You have been re-routed to the Worm:Win32/Vobfus.C write up because Worm%3aWin32%2fVobfus.C has been renamed to Worm:Win32/Vobfus.C


Microsoft security software detects and removes this threat.
This threat can change your Windows setting and download other malware.
It spreads through infected removable drives, such as USB flash drives.

What to do now

Use the following free Microsoft software to detect and remove this threat:

You should also run a full scan. A full scan might find other hidden malware.


Be careful when sharing files


Windows has a feature that lets you share files and folders on a network or shared PC. This feature is sometimes abused by malware to spread to other PCs within the network.


You can get more information and tips on how to share files safely from these pages:



You should turn off file sharing until you make sure that all infected PCs have been cleaned of any malware.


Get more help

You can also visit our advanced troubleshooting page or search the Microsoft virus and malware community for more help.

If you’re using Windows XP, see our Windows XP end of support page.

Threat behavior

When run, the worm drops a copy of itself into the logged on user's profile directory as a random six character string as in this example:
The registry is modified to run the dropped copy at each Windows start, as in this example:
Adds value: "viuoqu"
With data: "%USERPROFILE%\viuoqu.exe"
To subkey: HKCU\Software\Microsoft\Windows\CurrentVersion\Run
Spreads Via…
Removable drives
Worm:Win32/Vobfus.C enumerates removable drives and drops copies of the worm executable (for example, "viuoqu.exe" and "viuoqu.scr") under the root folder of each removable drive:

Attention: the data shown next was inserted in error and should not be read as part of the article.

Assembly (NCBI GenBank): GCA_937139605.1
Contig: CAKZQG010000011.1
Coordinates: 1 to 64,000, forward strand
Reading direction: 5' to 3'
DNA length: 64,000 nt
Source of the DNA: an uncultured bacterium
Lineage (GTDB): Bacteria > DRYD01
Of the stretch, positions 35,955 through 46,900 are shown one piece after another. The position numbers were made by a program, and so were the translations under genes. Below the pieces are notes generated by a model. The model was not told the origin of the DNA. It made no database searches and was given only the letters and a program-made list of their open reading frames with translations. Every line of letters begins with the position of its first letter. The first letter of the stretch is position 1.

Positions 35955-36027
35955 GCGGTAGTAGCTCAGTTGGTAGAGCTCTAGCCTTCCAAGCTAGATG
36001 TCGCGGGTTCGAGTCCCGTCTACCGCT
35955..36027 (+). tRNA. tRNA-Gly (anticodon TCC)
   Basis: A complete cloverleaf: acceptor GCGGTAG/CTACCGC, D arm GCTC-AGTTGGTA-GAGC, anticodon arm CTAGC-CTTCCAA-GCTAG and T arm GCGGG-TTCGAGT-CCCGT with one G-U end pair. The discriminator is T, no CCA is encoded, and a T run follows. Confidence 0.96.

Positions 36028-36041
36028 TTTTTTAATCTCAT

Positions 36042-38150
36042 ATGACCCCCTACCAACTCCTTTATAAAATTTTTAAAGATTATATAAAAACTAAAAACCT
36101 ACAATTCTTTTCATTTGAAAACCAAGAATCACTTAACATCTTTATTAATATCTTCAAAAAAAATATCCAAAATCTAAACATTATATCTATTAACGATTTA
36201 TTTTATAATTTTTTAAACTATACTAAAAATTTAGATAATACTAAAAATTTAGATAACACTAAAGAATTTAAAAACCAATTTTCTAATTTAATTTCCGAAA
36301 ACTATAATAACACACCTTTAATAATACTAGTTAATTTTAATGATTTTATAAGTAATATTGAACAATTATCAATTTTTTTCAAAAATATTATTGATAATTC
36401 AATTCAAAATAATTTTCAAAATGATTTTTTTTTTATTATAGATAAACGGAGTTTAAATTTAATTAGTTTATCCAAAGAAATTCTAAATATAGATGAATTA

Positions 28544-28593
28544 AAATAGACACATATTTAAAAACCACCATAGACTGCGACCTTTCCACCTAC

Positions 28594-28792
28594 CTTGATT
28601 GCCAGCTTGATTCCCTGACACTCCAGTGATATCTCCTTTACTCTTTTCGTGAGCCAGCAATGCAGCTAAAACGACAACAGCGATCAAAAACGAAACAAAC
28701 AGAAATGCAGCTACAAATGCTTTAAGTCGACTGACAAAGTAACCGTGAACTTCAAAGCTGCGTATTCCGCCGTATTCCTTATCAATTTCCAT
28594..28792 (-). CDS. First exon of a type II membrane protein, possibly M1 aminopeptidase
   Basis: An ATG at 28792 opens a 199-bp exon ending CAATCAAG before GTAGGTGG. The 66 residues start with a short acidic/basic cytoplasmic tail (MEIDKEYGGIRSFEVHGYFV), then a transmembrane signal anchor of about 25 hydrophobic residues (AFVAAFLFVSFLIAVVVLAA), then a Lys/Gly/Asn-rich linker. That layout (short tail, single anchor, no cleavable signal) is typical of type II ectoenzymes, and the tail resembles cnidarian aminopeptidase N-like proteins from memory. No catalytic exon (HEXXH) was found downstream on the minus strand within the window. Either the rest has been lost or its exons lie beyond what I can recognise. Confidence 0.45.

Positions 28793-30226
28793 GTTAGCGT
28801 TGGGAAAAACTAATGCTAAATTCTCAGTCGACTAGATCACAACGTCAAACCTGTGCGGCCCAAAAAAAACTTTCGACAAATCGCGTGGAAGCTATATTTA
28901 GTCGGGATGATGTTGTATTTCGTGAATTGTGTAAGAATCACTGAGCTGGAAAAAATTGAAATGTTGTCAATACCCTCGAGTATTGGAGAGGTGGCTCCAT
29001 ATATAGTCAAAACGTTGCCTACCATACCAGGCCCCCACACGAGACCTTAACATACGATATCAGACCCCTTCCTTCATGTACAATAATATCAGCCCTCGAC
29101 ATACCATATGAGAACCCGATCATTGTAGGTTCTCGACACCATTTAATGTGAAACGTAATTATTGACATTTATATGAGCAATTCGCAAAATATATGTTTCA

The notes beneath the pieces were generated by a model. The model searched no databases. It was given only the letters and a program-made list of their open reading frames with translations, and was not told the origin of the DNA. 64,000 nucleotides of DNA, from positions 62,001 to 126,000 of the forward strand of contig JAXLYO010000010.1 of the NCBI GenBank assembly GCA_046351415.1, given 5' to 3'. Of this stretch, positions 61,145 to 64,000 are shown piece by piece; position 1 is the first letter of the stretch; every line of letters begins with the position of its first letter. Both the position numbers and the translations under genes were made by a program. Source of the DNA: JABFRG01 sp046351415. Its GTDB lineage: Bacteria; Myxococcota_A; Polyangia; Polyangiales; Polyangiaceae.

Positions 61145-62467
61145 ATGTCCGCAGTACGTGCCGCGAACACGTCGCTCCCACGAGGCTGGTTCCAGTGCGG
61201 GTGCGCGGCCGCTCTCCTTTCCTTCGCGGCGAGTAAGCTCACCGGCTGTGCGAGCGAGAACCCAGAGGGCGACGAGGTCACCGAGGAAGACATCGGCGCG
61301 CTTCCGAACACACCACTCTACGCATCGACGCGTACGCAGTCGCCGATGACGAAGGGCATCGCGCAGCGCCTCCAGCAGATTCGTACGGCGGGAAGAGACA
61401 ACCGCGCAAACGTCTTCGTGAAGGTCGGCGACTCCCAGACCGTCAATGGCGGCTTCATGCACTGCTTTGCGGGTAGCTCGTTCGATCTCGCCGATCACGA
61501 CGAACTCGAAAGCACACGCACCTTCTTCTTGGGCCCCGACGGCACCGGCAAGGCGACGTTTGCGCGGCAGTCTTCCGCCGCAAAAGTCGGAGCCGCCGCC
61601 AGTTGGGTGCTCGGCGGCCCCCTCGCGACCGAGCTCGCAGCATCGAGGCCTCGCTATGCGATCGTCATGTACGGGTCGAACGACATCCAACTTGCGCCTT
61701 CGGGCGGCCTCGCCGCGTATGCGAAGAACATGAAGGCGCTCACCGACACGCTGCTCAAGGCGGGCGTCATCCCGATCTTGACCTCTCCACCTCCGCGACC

The worm then writes an autorun configuration file named "autorun.inf" pointing to the worm copy with ".exe" file extension. When the drive is accessed from a machine supporting the Autorun feature, the virus is launched automatically.
Remote drives
Worm:Win32/Vobfus.C drops copies of the worm executable (for example, "viuoqu.exe" and "viuoqu.scr") under the root folder of each writeable remote drive:
The worm also creates shortcuts under the root directory on remote drives that have the same name as existing folders in the root directory, f or example:
<Remote drive:>\new folder.lnk
<Remote drive:>\passwords.lnk
<Remote drive:>\documents.lnk
<Remote drive:>\pictures.lnk
<Remote drive:>\music.lnk
<Remote drive:>\video.lnk
The shortcut links to the dropped worm executable with ".scr" file extension. Once the users opens the link, the worm copy will execute.
Modifies Windows settings
The worm will disable viewing of Windows system files with attributes "hidden" by modifying the following registry data:
Modifies value: "ShowSuperHidden"
With data: "0"
To subkey: HKCU\Software\Microsoft\Windows\Currentersion\Explorer\Advanced
Downloads other malware
The worm also attempts connecting to a remote host "ns<one random number>" using TCP port 8000 to download further malicious binaries.
Analysis by Lena Lin


The following can indicate that you have this threat on your PC:

  • You have these files:

    <Remote drive:>\viuoqu.exe
    <Remote drive:>\viuoqu.scr
    <Remote drive:>\new folder.lnk
    <Remote drive:>\passwords.lnk
    <Remote drive:>\documents.lnk
    <Remote drive:>\pictures.lnk
    <Remote drive:>\music.lnk
    <Remote drive:>\video.lnk


Alert level: Severe
First detected by definition: 1.65.778.0
Latest detected by definition: 1.203.984.0 and higher
First detected on: Sep 15, 2009
This entry was first published on: Nov 05, 2009
This entry was updated on: Nov 05, 2014

This threat is also detected as:
  • W32/Vobfus.A (Command)
  • Trojan.VB.Chinky.C (BitDefender)
  • Trojan.Agent-122844 (Clam AV)
  • Win32/AutoRun.VB.GA (ESET)
  • Worm.Win32.VBNA.idv (Kaspersky)
  • W32/VBNA.worm (McAfee)
  • VBWorm.XPH (Norman)
  • W32/Vobfus.gen.worm (Panda)
  • W32/SillyFDC-DV (Sophos)